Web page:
I recently read Kae Tempest’s short, but highly-thoughtful book On Connection. Not only are they searingly honest about their shortcomings, but they also explain how important it is to just be ‘creative’ and find a connection, at the expense of all the other trappings that may or may not come with the process.
Then I read Lauren Pope’s excellent post celebrating the last 5 years of her business. In it, she says: “work has been a joy. This time last year, I said that my business feels like a gift I’m giving myself, and I still feel the same way… I love what I do”.
Although slightly different, both these examples echo the same point – that ‘the thing you do’ should be something you enjoy, rather than a way of making shedloads of money or acquiring oodles of fame. Continue reading “Do you need to really ‘love’ what you do?”
Regular readers will know that I’m a big fan of the use of language and how small changes can drastically alter the meaning or the tone of what’s being said.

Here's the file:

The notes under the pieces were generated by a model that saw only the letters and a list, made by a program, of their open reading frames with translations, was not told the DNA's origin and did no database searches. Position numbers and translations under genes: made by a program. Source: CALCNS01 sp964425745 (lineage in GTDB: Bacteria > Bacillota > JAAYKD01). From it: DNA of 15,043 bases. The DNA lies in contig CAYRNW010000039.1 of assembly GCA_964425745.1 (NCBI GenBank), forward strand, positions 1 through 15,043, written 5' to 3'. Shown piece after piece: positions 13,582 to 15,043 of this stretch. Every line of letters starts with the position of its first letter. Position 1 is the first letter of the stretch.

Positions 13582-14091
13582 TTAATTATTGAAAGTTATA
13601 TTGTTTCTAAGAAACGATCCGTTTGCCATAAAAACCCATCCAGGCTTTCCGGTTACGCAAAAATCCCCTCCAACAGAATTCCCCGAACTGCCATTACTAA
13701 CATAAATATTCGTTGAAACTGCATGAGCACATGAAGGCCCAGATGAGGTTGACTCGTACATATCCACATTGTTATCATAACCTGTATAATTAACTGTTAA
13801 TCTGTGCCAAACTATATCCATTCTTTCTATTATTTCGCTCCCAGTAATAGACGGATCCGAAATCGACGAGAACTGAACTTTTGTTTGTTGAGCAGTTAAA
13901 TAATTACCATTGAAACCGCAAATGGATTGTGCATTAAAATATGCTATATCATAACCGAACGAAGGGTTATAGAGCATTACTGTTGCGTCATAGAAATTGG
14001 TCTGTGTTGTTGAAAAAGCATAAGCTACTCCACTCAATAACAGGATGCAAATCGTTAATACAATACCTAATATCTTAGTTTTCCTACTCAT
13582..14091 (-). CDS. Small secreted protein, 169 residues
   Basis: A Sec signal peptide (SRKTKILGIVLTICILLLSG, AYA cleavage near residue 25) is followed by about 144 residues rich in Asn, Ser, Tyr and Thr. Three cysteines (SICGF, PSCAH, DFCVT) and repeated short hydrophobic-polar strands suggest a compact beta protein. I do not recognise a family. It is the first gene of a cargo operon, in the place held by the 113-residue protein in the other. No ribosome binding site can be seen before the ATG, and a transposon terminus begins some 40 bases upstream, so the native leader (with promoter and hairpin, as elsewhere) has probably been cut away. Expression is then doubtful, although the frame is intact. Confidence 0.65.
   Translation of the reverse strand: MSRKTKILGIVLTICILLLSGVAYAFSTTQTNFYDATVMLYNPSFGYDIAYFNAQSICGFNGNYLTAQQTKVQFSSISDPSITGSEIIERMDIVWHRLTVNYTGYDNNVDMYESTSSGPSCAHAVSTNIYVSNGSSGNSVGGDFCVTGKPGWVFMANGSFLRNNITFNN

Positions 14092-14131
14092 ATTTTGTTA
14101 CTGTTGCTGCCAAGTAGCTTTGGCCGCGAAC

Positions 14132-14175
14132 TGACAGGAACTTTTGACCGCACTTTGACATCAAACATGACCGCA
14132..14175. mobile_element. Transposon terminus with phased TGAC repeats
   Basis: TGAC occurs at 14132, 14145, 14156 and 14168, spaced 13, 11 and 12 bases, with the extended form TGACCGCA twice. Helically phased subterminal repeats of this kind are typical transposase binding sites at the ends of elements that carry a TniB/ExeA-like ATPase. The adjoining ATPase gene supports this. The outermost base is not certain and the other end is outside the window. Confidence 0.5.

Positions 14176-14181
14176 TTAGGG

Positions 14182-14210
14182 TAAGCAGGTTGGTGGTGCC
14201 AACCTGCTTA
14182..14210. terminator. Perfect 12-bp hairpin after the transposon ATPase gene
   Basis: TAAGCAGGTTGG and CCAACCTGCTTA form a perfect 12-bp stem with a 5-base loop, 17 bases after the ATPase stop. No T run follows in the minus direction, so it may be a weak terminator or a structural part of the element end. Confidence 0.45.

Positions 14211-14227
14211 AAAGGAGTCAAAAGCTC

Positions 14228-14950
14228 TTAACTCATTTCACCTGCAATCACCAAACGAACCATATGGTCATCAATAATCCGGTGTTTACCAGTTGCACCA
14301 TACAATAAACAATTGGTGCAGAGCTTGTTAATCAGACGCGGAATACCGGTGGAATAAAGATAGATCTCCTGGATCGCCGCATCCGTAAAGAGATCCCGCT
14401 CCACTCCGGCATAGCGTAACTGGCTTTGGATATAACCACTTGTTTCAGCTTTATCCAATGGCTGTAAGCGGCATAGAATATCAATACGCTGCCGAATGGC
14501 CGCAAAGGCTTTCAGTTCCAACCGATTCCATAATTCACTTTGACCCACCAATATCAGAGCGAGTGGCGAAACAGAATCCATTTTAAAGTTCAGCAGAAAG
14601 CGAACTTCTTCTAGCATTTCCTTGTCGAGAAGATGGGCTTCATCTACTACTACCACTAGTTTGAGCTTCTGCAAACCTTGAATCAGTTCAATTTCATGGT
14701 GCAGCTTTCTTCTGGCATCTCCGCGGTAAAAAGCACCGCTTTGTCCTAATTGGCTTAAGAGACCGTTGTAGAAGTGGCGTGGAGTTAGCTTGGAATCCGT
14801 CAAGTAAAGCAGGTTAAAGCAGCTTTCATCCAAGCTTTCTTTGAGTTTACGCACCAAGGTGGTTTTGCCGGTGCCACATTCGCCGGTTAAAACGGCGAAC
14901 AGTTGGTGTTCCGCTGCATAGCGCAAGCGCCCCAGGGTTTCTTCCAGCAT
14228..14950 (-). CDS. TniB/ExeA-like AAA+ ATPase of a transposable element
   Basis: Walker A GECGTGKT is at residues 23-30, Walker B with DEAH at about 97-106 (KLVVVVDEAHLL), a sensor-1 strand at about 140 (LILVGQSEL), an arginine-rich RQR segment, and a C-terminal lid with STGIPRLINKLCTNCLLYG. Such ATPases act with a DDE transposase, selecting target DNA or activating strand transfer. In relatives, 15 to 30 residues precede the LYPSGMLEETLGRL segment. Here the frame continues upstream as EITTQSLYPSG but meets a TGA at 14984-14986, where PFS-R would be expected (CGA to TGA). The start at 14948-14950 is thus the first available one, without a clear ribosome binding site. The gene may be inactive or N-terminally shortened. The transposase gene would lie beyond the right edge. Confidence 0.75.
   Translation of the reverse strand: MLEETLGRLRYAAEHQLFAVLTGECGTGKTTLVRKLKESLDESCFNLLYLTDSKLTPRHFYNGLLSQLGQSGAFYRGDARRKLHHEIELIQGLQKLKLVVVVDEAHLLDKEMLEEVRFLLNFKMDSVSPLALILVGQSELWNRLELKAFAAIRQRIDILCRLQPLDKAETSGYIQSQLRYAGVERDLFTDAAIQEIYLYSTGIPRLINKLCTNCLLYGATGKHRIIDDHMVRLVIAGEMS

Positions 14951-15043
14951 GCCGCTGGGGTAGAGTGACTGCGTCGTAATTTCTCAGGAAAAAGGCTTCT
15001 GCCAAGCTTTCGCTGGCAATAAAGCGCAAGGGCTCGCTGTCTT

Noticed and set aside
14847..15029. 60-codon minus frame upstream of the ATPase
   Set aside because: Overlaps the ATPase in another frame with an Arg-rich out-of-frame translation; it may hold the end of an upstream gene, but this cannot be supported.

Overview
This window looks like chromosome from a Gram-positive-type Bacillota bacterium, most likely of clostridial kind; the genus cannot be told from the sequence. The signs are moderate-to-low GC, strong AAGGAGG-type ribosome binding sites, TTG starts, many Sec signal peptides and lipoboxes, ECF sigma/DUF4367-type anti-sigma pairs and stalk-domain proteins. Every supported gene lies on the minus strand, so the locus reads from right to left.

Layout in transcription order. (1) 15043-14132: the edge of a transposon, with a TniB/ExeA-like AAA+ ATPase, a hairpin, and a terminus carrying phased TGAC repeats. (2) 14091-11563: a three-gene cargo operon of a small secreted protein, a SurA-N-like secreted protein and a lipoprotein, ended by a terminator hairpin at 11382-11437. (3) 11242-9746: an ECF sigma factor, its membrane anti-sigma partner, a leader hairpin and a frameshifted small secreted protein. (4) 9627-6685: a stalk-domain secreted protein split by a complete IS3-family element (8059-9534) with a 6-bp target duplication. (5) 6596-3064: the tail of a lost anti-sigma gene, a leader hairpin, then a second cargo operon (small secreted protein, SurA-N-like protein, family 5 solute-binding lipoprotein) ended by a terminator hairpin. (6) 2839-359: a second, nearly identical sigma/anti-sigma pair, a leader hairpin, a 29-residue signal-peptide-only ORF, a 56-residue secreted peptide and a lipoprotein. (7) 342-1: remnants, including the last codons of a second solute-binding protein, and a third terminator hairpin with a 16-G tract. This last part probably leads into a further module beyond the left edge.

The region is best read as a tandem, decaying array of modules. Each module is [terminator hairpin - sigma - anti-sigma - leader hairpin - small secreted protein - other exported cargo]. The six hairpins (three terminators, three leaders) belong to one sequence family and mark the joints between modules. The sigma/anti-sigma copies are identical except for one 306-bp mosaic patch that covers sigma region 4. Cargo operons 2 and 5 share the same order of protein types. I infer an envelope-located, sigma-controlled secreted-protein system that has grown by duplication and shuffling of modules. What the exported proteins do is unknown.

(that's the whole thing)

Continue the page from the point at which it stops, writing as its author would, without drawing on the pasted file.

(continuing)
In advance of Boris Johnson appearing before the Select Committee who will determine whether he misled parliament, I was struck by one particular phrase that the ex-Prime Minister used in the dossier of evidence that he presented.
In point 4 of the introduction, it says:
…I accept that the House of Commons was misled by my statements…
What’s notable about that sentence is that he uses the passive voice. Basically, Boris Johnson is admitting he told a fib/lie/untruth (whatever you want to call it), but the way he phrases it, means that he doesn’t explicitly take responsibility. Continue reading “The cowardice of the passive voice”
When I was a kid in the 70s and 80s, I was brought up not to swear. If my mum had heard me uttering the ‘f’ word, I’d have been lamped and send to the naughty step.
I once remember using the word ‘prat’ and being roundly chastised, not knowing that it wasn’t just a word for an idiot, but also someone’s arse. Wash my mouth out with soap.
But as society has evolved, the ability of swearwords to cause offence has become far more difficult. My 77-year-old mum went to an adult pantomime this week – I can’t imagine for a second imagine it wasn’t full of cussing.
There is, however, one area of the UK establishment where swearing is still frowned upon. That’s the BBC. Yes, the last bastion of prudishness, where apologies are issued for any expletive within seconds. Continue reading “How ‘sweary’ do swearwords need to be?”